At the beginning of the play, we believe that Lady Macbeth is strong and very masculine, but by the end of the play, her guilt has taken over her, a quotation that conveys this is, ‘Out, damned spot! Out I say!’. This quotation is referring to the hallucination of blood on her
Lady Macbeth, Macbeth’s wife, for better or for worse had stuck by Macbeth. That being said she shares a much of the responsibility of Macbeth’s fall from grace. She pretty much is a catalyst to Macbeth’s actions, she pushed him to do things that he wouldn’t have. She pushes Macbeth to murder King Duncan by challenging Macbeth’s manhood; she also uses disturbing images of their unborn child to push Macbeth. “And dash'd the brains out” such a disturbing image that shakes Macbeth.
The word “fiend” describes an almost demonic hunger, which shows how she was seen to be immoral. During the play, in Act 1 Scene 5, she wants to be filled “from the crown to the toe top-ful of direst cruelty”, which show her desire to be morally corrupt and be only driven by ambition and power. Moreover, Lady Macbeth asks to take her “milk for gall”. This would have been very disturbing and perverted, as women at the time were seen to be only for child-bearing so, turning her breast milk into bitterness would be removing the sole purpose for her existence and would be tampering with the natural order of things. Further, Lady Macbeth would “dashed the brains out” of “the babe that milks me”.
After the vision of the three witches, Lady Macbeth had persuaded Macbeth to go against fate and kill Duncan. She calls him a “coward” and says “[w]hen you durst do it, then you were a man;/And to be more than what you were, you would/ Be so much more the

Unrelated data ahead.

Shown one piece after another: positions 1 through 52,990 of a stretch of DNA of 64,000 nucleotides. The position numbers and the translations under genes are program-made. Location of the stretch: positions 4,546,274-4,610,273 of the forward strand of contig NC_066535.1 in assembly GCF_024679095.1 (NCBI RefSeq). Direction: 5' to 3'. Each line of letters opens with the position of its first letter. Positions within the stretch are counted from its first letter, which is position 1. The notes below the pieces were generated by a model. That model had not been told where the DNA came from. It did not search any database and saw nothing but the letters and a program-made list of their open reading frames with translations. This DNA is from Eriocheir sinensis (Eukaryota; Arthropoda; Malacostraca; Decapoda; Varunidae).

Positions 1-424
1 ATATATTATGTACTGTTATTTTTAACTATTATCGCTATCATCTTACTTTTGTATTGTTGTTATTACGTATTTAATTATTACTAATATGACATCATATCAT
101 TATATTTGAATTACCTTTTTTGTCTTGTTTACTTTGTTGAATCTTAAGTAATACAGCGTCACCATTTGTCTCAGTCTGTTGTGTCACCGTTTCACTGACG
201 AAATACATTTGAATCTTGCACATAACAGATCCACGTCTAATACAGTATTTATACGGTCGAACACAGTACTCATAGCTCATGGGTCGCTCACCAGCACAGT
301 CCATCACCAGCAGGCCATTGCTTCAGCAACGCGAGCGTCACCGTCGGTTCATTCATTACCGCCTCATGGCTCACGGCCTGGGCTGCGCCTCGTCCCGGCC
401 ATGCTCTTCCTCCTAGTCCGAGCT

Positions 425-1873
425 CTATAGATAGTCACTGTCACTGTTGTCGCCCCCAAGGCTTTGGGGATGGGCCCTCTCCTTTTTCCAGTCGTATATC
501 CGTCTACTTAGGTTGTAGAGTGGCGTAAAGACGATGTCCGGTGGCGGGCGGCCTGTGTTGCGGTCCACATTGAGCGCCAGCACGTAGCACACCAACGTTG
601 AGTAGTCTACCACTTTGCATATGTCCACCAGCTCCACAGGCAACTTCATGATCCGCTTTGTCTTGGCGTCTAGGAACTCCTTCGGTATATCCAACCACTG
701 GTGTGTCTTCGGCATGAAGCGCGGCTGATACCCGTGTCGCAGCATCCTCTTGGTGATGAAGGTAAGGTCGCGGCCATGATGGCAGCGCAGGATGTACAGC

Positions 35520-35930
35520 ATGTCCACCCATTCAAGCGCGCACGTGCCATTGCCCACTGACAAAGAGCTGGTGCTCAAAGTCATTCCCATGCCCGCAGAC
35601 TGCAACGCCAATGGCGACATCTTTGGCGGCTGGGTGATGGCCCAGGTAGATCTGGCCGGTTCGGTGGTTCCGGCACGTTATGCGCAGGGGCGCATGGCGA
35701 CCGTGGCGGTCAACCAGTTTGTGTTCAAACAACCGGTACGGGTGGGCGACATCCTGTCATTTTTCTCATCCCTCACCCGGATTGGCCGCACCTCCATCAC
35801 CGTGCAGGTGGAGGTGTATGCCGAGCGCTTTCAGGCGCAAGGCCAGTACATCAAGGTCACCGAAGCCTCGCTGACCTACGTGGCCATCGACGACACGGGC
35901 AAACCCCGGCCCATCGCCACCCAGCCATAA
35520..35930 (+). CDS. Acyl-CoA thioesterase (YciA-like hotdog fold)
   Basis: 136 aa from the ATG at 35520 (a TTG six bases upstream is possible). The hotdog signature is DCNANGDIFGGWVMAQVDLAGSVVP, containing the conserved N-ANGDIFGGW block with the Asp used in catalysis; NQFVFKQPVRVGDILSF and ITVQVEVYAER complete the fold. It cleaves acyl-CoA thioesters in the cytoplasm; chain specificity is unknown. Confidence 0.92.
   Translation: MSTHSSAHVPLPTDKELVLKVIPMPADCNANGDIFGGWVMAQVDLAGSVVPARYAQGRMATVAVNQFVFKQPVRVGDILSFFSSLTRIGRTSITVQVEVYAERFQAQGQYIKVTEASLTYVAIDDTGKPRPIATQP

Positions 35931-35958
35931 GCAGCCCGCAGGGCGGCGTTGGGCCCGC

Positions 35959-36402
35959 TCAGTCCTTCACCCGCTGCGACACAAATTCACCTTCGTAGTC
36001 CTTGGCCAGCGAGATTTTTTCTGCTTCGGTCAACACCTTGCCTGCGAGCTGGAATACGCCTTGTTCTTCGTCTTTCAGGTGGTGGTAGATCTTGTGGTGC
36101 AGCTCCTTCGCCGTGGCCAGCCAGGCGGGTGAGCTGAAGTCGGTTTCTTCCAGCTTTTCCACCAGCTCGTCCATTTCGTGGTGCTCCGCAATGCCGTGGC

As the play continues the image of blood haunts the characters so strongly it ultimately consumes their thoughts. Macbeth reveals the horror of the hallucinations his guilt has caused him when he states, “And on thy blade and dudgeon the gouts of blood/ which was not so before. There’s no such thing” (2.1.46-47). This statement reveals how Macbeth’s guilty conscience is causing him to see images that are not real. By Act V, Lady Macbeth’s guilt ultimately drives her mad, foreshadowing her death.
naught that I am,/ Not for their own demerits, but for mine,/ Fell slaughter on their souls: heaven rest them now!” (4.3 223-227). Macduff is upset about the events that occur and is too weak to do anything about it. Instead of being strong and getting revenge on Macbeth, he gets emotional. Shakespeare subverts the stereotypical gender role as he gives Macduff a feminine characteristic of emotion. Macduff uses his anger as he wants to fight Macbeth.
This is why Lady Macbeth acts not only as Macbeth 's confidant, but also his controller. Consumed by her desire to become Queen, Lady Macbeth herself plots the murder of Duncan and when Macbeth questions the idea of regicide, she manipulates him with her powerful soliloquies. This is done by condemning her husband’s biggest insecurity; his manhood. She states that Macbeth would be “So much more the man.” (Shakespeare, trans. 2012, 1.7.58 if he were to follow through with the plan.